Stranger Things debuted its blockbuster third season over a year ago, and fans are still left with big questions about the aftermath of the climactic fight to shut the gate. Hopper of course succeeded in holding off the Soviet thugs long enough for Joyce to close the gate, the result of which was the day being saved but Hopper disappearing. It was the culmination of a season's worth of attempts to get rid of the monsters, so it had to be epic, and Stranger Things second unit director and stunt coordinator Hiro Koda has explained how it really came together.
Hiro Koda spoke with CinemaBlend's Nick Venable about his work on Stranger Things and the big fight between David Harbour's Hopper and Andrey Ivchenko's Grigori over the key machine located in Hawkins. Koda said:
Not only was the set housing the key machine and the control room massive and elaborate, but the Stranger Things team had to figure out how to schedule the necessary elements to pull off what was arguably the climax of the whole third season. There was action, there was emotion, and there was (or so it seemed at the time) the possible death of Hopper. It was a sequence that Hiro Koda and the Stranger Things team clearly had to work hard to finish.
The fight itself was intense, and Grigori had to be enough of an opponent to Hopper that it made sense that Hopper wouldn't be able to get to safety before Joyce had to shut the gate and seemingly kill him. The fight took too long for him to rejoin Joyce, and it took too much out of him to do much running or jumping to try and get there anyway. Of course, the machine going haywire after Hopper threw Grigori into it didn't exactly help his odds of making it back to safety!
Hopper held his own and Grigori lost, but at great cost to the good guys in Hawkins. After all, even if Hopper survived, all his friends and Eleven think he's dead! Hiro Koda elaborated on coordinating the action between David Harbour and Andrey Ivchenko that had to look so epic and intense, saying:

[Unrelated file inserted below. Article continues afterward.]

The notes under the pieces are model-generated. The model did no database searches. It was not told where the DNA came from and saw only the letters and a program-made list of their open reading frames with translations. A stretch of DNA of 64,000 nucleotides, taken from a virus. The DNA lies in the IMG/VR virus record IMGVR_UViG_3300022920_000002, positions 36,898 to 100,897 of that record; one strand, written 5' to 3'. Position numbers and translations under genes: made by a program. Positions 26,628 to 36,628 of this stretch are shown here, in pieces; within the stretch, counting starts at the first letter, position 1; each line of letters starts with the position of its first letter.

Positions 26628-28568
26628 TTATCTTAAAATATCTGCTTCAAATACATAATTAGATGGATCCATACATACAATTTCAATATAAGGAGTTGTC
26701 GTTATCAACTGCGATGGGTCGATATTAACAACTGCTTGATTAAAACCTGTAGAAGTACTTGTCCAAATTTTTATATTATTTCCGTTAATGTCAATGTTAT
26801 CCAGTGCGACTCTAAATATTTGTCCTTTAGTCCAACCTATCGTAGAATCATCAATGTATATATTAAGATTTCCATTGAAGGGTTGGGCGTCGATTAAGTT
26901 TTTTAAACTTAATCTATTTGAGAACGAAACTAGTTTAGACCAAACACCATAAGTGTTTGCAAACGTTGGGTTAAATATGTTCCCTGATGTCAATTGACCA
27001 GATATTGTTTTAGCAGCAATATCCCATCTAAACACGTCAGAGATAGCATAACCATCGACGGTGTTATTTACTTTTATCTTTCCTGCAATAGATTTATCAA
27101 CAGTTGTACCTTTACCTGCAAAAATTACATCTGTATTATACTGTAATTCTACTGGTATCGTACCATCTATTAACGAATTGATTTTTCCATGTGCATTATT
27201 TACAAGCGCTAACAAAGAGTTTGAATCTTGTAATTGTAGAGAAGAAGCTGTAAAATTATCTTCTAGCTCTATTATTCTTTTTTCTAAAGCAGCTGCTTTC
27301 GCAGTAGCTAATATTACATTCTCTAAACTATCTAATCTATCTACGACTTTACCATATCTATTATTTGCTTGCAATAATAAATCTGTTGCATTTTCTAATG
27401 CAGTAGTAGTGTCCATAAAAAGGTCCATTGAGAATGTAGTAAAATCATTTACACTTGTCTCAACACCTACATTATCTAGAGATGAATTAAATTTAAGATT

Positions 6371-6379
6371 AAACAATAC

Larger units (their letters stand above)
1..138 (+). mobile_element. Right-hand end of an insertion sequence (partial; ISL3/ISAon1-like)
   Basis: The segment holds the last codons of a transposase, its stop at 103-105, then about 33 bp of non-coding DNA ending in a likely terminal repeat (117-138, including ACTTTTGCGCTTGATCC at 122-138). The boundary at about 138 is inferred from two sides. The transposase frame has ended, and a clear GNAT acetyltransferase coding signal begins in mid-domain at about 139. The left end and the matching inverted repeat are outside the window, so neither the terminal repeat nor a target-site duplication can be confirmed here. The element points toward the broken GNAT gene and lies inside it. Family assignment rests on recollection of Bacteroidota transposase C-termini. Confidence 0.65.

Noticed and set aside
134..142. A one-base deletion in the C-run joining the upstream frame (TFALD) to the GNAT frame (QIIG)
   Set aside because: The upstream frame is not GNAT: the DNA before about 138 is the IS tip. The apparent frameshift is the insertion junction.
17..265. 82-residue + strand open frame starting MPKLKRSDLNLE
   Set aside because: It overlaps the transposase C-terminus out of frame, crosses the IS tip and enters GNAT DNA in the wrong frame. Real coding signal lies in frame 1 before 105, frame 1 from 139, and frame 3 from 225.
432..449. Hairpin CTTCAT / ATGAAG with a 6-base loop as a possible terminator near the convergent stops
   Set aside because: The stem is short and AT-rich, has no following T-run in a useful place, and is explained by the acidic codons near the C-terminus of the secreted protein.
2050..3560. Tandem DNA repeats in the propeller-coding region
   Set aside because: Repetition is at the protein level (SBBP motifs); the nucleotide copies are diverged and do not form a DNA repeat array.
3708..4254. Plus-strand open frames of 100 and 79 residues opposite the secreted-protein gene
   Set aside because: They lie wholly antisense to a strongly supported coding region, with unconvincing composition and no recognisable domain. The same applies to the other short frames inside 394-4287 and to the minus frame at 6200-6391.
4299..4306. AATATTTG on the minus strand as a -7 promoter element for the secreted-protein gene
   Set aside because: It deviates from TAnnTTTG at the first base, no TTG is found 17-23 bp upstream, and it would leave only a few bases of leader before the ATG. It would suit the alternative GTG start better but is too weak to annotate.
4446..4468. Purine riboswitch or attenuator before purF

David Harbour had a key role in the full third season of Stranger Things and evidently couldn't spent the full four-and-a-half days filming the climactic fight sequence. Stranger Things did a good job of hiding whenever Harbour was replaced by his stunt double, and Harbour was in front of the camera for all the pivotal moments that required an emotional reaction. Kudos to Andrey Ivchenko, though, since Hiro Koda revealed that he spent four full days on the sequence!
Hiro Koda also shared that a lot of thought went into the fight, not just punches and kicks for the sake of punches and kicks. In fact, part of the fight was designed to delight fans of the Indiana Jones franchise courtesy of Matt and Ross Duffer, as promised before the season even premiered. Koda explained:
The homage to Raiders of the Lost Ark in the final fight between Hopper and Grigori wasn't quite as clear as the Indiana Jones and the Last Crusade throwback with Steve and Robin in Season 3, but anybody who had seen Raiders a few times before Stranger Things' third season likely noticed some similarities between Hopper vs. Grigori in front of the open key machine and Indiana Jones vs. Nazi thug in front of a moving plane.
Like Indy vs. the Nazi, the fight went down in a very dangerous place with the female lead watching from afar, and more than a little of the choreography was reminiscent of Raiders of the Lost Ark, although it wasn't a blow-for-blow reenactment. Fittingly, the Stranger Things fight also ended with Grigori dying after being thrown into the active device, just like Indy's Nazi opponent died in the propeller of a plane. Of course, Indy survived to rescue Marion and chase the Ark, whereas Hopped seemed quite possibly dead until the post-credits sequence gave fans reason to hope.
Unfortunately, fans may be waiting a while before Season 4 makes its Netflix debut, but they can always rewatch the first three seasons available streaming now. For some additional options now and in the not-too-distant future, check out our summer 2020 premiere schedule! For more of what Hiro Koda has to say about the entertainment industry and stunt coordination, you can find the full Comic-Con@Home panel featuring Koda, called "The Art of Collaboration," streaming now!
Resident of One Chicago, Bachelor Nation, and Cleveland. Has opinions about crossovers, Star Wars, and superheroes. Will not time travel.
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